from you until you level up enough. This was a problem I found with Sonic Unleashed a while back. The game purposefully makes your character start out crappy. Oh and don't get me wrong, levelling up in the game doesn't improve the controls nor make the game any more enjoyable. It just makes it slightly more bearable as time goes on. And I mean slightly. The biggest mechanic which the game hides from you for a few stages is the "Soul Gauge" which is a bit like Shadow the Hedgehog's hero-fast-travel mechanic. The game takes over as you speed through the level. This gauge is powered by collecting small fireballs scattered on stages, which did confuse me at first as to what the hell these things were I was collecting. I assumed that the "experience points" mechanic would come around to bite me in the arse in this way the moment I saw them. And it doesn't disappoint. Don't get me wrong, I don't dislike the idea of powering up characters in this way... But when you have to undermine your basic control mechanics in order to facilitate the need for a levelling system, especially when you need to attain a good chunk of those power-ups to get the silver or gold medals in stages then you've completely failed at making a good game mechanic. I mean, the levelling system isn't quite like Sonic Unleashed's, because you do get some more over-the-top powers and more challenging power-ups, such as the one which denies rings to be added to your ring counter, despite you collecting them. So you always take damage when you hit objects.
Even when SEGA controls the camera, it's still glitchy.
One of the worst things about Sonic and the Secret Development Budget
is the fact that the game's use of motion controls is completely unjustified. The game would have been a damn-sight better if they had knocked the stupid out of whoever thought tilting the Wii Remote to control Sonic was a good idea. There's nothing in this game that couldn't have been improved if they had just stuck with a more traditional control-scheme of D-Pad to move, 2 button to jump, 2 button when mid-air to homing attack, shake of the Wii Remote or the B trigger to boost. That's all it needed. Instead, you have these awful controls which are damn near unusable. Many times I have jumped over water or a bottomless pit in the game to ready to homing-attack an enemy to progress... Only to have Sonic homing jump either too early or too late. The motion controls really do have a hard time registering your actions sometimes. And I shake the remote violently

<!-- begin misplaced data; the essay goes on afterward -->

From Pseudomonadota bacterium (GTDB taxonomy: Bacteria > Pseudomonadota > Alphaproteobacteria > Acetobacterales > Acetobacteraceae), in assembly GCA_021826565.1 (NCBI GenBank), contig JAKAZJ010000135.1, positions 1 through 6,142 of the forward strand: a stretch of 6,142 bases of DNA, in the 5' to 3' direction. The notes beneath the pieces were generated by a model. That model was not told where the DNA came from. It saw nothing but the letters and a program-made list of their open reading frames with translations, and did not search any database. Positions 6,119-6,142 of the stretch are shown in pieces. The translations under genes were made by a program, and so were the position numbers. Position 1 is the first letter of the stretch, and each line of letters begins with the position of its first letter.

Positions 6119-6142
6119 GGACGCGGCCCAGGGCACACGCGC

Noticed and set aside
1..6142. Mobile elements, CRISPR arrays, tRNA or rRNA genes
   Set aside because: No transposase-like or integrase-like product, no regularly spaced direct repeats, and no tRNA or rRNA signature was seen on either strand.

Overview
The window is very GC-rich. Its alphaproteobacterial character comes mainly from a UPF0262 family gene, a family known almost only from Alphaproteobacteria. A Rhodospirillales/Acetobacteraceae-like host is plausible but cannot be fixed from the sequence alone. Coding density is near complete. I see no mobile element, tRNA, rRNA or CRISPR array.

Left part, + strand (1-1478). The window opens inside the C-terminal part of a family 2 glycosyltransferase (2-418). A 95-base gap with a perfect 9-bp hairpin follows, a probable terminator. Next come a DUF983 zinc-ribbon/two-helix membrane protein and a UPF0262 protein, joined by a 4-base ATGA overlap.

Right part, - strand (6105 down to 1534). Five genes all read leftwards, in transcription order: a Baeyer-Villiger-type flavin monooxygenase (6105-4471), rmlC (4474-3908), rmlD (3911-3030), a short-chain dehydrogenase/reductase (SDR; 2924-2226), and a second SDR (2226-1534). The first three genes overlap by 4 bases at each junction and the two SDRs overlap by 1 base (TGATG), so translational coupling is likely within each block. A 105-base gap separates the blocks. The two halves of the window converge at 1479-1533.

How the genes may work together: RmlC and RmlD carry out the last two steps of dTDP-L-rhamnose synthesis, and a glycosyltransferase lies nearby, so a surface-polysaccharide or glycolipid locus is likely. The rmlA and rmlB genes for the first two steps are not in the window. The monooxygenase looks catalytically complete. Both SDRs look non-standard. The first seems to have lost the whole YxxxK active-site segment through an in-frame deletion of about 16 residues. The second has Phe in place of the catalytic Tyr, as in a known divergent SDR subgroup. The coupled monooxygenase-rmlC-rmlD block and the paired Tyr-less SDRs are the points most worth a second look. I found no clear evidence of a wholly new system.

. I mentioned that you can back up in the game. Often I've found myself stuck at a dead end because I missed some enemy I had to destroy to proceed, but because I can't actually turn around, you have to just reverse. Sadly, the controls are so bad at recognising my tilting the Wii Remote backwards towards me is often just ignored. Sometimes Sonic will also just randomly decide to run full-pelt forwards again undoing all the work spent trying to reverse. It's frustrating. Who thought this was a good idea? Why can't I just turn around
? By the way, when reversing, you're completely defenceless and move at a snail's pace. Some will say that I shouldn't have missed the enemy in the first place, but damn it, I tried. Sonic just completely missed the target.